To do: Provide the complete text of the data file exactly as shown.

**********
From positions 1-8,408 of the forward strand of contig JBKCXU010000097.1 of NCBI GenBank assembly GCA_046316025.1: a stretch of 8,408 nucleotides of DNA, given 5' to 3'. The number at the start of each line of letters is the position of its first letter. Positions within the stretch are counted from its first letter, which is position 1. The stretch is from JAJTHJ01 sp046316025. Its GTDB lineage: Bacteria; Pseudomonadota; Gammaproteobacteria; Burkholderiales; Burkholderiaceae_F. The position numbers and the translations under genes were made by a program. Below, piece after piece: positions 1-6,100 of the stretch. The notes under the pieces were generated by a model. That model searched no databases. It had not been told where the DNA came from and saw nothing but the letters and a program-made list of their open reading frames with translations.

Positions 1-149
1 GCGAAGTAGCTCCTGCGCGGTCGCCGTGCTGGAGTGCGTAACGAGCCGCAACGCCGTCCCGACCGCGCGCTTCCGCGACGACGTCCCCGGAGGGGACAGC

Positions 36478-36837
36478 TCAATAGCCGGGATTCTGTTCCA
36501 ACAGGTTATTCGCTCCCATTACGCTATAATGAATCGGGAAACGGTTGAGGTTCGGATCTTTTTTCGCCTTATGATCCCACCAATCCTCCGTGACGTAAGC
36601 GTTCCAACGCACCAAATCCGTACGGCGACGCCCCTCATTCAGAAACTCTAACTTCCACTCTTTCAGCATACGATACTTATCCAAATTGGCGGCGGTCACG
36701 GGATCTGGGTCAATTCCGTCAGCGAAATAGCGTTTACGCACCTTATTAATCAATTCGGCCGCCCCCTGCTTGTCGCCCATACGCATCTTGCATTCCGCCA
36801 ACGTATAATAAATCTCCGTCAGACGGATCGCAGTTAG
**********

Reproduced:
From positions 1-8,408 of the forward strand of contig JBKCXU010000097.1 of NCBI GenBank assembly GCA_046316025.1: a stretch of 8,408 nucleotides of DNA, given 5' to 3'. The number at the start of each line of letters is the position of its first letter. Positions within the stretch are counted from its first letter, which is position 1. The stretch is from JAJTHJ01 sp046316025. Its GTDB lineage: Bacteria; Pseudomonadota; Gammaproteobacteria; Burkholderiales; Burkholderiaceae_F. The position numbers and the translations under genes were made by a program. Below, piece after piece: positions 1-6,100 of the stretch. The notes under the pieces were generated by a model. That model searched no databases. It had not been told where the DNA came from and saw nothing but the letters and a program-made list of their open reading frames with translations.

Positions 1-149
1 GCGAAGTAGCTCCTGCGCGGTCGCCGTGCTGGAGTGCGTAACGAGCCGCAACGCCGTCCCGACCGCGCGCTTCCGCGACGACGTCCCCGGAGGGGACAGC

Positions 36478-36837
36478 TCAATAGCCGGGATTCTGTTCCA
36501 ACAGGTTATTCGCTCCCATTACGCTATAATGAATCGGGAAACGGTTGAGGTTCGGATCTTTTTTCGCCTTATGATCCCACCAATCCTCCGTGACGTAAGC
36601 GTTCCAACGCACCAAATCCGTACGGCGACGCCCCTCATTCAGAAACTCTAACTTCCACTCTTTCAGCATACGATACTTATCCAAATTGGCGGCGGTCACG
36701 GGATCTGGGTCAATTCCGTCAGCGAAATAGCGTTTACGCACCTTATTAATCAATTCGGCCGCCCCCTGCTTGTCGCCCATACGCATCTTGCATTCCGCCA
36801 ACGTATAATAAATCTCCGTCAGACGGATCGCAGTTAG